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‘Did people start dying today?’ – Hawa Koomson on distribution of ambulances

Notwithstanding pressure from the Minority in Parliament and civil society, especially pressure group, OccupyGhana for some ambulances procured by government to be distributed immediately across the country to save lives, the Minister for Special Development Initiative, under whose purview the distribution lies is adamant that it will be done next year.

To Mavis Hawa Koomson, the assertion that failure to deliver the ambulances to the constituencies could increase the deaths of unfortunate Ghanaians, is neither here nor there, since “people started dying a long time ago.”

She was speaking in an interview with Neat FM.

55 Ambulances for 29 million Ghanaians

The state of Ghana’s ambulance service has been described by many in the health sector as critical. A country of about 29 million people only has 55 functioning ambulances serving all 10 regions.

Ghana currently has 155 ambulances, 100 of which have broken down due to various faults, many of them engine-related.

The National Headquarters of the Ambulance Service in Accra has only four ambulances.

Lack Of Ambulances Causing Daily Deaths – Minority

It is for this reason that perhaps the Minority held a press conference last week, asking for the immediate distribution of some 48 ambulances parked at the forecourt of Parliament.

96 out of the 275 ambulances purchased under Government’s One Constituency One Ambulance initiative are currently parked at the State House awaiting distribution.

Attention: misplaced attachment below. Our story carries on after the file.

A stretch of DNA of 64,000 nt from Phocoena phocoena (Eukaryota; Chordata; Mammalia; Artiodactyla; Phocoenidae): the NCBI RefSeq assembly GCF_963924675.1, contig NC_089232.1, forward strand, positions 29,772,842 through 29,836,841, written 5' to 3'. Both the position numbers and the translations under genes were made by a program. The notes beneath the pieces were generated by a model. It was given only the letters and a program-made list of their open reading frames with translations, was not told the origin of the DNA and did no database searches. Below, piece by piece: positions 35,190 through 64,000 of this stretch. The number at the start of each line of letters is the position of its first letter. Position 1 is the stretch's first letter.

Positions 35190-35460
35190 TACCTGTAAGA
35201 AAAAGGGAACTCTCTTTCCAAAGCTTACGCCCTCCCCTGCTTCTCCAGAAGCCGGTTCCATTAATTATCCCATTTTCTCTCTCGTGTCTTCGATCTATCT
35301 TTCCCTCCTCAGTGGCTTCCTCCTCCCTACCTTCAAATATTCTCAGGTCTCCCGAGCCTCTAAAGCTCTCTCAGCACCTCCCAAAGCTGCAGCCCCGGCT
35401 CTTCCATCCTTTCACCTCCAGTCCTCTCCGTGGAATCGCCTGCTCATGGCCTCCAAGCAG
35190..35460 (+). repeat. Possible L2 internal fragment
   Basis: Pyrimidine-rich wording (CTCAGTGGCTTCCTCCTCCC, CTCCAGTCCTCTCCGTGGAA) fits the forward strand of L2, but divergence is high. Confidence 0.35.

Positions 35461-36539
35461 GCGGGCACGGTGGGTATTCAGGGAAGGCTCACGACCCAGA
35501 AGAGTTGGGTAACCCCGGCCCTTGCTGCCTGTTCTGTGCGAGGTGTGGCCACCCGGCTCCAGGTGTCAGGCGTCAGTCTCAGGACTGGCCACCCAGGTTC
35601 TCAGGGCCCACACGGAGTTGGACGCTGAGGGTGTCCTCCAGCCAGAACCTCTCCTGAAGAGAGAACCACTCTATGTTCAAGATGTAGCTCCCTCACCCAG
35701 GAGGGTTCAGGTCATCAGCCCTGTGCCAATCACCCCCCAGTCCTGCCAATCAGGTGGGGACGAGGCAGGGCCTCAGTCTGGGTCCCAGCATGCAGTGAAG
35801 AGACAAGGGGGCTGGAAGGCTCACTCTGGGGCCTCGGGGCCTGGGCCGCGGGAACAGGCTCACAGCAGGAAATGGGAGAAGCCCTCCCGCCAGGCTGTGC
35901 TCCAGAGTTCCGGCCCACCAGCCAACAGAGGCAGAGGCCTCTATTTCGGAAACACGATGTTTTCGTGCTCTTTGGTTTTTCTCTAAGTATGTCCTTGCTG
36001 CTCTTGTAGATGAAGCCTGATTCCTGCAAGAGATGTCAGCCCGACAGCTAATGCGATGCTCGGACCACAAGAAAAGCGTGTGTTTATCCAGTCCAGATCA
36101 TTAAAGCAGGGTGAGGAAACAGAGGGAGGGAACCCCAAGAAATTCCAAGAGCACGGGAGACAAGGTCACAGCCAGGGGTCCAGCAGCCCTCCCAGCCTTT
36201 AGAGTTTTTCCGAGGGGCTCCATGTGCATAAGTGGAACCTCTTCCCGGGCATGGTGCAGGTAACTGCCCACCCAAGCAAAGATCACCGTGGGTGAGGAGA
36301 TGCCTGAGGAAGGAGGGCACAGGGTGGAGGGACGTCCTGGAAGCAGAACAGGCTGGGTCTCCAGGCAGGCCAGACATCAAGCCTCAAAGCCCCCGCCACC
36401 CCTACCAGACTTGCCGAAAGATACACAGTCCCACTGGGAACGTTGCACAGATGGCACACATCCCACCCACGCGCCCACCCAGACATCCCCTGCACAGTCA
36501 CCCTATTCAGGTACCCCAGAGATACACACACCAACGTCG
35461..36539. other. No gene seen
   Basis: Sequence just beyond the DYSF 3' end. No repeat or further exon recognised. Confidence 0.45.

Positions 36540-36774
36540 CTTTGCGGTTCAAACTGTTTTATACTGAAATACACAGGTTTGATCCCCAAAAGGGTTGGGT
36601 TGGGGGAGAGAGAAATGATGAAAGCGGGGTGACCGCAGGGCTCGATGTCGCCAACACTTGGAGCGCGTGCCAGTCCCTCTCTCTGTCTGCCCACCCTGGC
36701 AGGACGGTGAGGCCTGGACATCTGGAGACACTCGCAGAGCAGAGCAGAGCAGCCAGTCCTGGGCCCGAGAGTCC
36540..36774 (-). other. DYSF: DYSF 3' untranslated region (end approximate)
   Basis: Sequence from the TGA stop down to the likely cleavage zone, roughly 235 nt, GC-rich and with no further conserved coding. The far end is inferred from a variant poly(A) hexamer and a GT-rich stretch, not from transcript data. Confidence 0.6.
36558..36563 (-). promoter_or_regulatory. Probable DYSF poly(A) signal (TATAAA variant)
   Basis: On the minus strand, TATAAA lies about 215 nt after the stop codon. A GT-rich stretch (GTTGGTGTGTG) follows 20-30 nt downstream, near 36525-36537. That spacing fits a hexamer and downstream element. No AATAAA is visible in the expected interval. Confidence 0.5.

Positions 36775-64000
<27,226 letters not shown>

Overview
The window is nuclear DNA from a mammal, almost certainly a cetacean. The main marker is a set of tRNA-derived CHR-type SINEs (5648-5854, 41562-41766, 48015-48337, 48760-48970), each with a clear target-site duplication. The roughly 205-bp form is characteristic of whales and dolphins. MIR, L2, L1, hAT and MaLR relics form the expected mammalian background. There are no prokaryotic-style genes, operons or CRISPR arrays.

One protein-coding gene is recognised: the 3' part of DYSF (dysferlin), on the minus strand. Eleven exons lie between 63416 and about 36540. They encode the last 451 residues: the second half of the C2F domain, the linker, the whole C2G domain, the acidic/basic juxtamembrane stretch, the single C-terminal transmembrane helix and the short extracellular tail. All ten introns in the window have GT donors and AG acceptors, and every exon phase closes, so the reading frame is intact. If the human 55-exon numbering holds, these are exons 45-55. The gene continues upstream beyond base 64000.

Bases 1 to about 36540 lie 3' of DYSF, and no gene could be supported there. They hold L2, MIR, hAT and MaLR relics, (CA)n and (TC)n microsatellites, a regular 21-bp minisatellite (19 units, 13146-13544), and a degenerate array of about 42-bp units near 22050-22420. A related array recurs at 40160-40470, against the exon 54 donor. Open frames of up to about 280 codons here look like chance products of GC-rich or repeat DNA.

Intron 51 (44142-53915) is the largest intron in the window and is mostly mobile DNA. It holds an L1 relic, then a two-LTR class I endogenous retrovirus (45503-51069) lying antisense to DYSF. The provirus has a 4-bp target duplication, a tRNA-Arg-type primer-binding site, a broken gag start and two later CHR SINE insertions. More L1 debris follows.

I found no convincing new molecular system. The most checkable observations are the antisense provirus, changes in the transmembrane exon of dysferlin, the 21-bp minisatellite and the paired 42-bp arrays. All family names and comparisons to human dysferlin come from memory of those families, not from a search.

The group alleged that a countless number of people are dying as a result of the lack of emergency health-care delivery systems.

“The decision to install trackers and other equipment into those ambulances do not hold . . . Ghanaians are dying on a daily basis due to the lack of ambulances across the country why should we keep them to rot when they need it to work.

” . . We have written to the government to instruct the sector Minister to distribute the ambulances,” the Minority said.

We Won’t Be Spectators To Parked Ambulances

Pressure group, OccupyGhana, also waded in the fray wondering why the ambulances were left idling in the wake of concerns over a shortage in the number of working ambulances in the country.

“It is enshrined in the Constitution, Article 34(2) that the citizenry has a Right to Good Health Care. How does parking the buses in front of the State House ensure that?

“We rallied behind the President to his clarion call to be citizens. We will not settle to be spectators, especially to parked ambulances. Accordingly, we demand answers and no excuse but prompt and immediate action,” the pressure group said in a statement issued over the weekend.

But the Minister for Special Development Initiative appears unmoved by these remarks, saying her outfit will ensure that what needs to be done first is done before the ambulances are distributed.

Source: peacefmonline.com

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